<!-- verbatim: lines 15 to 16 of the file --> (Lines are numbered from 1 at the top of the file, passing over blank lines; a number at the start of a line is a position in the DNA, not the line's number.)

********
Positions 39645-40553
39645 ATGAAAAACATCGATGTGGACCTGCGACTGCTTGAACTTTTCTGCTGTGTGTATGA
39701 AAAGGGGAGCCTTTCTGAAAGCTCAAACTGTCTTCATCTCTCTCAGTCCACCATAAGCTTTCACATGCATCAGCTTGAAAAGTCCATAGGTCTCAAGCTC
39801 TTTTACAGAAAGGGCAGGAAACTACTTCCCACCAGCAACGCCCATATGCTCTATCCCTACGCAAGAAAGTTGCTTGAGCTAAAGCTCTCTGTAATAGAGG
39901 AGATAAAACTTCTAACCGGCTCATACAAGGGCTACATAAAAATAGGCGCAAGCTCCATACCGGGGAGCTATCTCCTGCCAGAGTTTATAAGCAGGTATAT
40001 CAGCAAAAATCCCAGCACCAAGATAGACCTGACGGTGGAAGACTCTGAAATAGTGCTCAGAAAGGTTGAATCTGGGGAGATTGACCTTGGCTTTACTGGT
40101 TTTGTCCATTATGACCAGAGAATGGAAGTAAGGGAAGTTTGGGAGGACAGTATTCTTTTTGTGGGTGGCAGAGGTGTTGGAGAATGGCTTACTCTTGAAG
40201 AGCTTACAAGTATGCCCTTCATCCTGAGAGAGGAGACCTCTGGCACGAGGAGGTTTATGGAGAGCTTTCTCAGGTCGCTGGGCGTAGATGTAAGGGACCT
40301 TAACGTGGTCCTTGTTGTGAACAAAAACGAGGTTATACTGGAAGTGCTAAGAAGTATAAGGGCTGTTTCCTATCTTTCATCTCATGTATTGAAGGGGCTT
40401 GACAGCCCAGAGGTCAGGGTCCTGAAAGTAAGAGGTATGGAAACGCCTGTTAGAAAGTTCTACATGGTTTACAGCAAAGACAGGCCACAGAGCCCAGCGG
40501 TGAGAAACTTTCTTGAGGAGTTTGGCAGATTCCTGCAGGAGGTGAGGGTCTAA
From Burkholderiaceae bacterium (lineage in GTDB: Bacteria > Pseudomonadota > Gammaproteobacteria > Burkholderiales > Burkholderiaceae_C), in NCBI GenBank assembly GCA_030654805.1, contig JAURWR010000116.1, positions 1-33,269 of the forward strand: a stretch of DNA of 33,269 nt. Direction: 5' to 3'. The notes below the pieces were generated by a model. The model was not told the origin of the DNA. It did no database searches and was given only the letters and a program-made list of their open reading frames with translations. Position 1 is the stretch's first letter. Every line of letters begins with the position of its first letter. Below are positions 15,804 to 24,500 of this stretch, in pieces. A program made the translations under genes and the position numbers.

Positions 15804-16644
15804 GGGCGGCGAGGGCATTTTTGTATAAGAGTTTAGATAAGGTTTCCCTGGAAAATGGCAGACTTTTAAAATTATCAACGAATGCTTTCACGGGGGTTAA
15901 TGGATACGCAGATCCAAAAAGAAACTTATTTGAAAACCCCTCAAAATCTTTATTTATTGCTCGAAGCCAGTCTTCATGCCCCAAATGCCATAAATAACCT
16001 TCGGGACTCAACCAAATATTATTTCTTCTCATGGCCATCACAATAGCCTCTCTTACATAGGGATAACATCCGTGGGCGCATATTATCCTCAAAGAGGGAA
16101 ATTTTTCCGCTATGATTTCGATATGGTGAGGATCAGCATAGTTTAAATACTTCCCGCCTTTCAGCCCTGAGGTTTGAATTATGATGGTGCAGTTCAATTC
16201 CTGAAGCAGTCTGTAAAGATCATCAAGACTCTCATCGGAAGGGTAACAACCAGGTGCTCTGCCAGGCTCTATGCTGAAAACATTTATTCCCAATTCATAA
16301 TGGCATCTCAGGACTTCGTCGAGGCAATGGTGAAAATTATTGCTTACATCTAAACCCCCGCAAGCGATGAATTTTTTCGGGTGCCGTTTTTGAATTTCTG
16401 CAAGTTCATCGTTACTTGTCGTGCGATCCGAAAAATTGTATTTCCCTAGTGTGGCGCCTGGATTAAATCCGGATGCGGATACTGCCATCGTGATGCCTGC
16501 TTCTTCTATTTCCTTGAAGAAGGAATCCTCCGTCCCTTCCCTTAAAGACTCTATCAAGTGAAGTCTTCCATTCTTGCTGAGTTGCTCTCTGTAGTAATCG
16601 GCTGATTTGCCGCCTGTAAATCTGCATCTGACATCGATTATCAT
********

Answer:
15901 TGGATACGCAGATCCAAAAAGAAACTTATTTGAAAACCCCTCAAAATCTTTATTTATTGCTCGAAGCCAGTCTTCATGCCCCAAATGCCATAAATAACCT
16001 TCGGGACTCAACCAAATATTATTTCTTCTCATGGCCATCACAATAGCCTCTCTTACATAGGGATAACATCCGTGGGCGCATATTATCCTCAAAGAGGGAA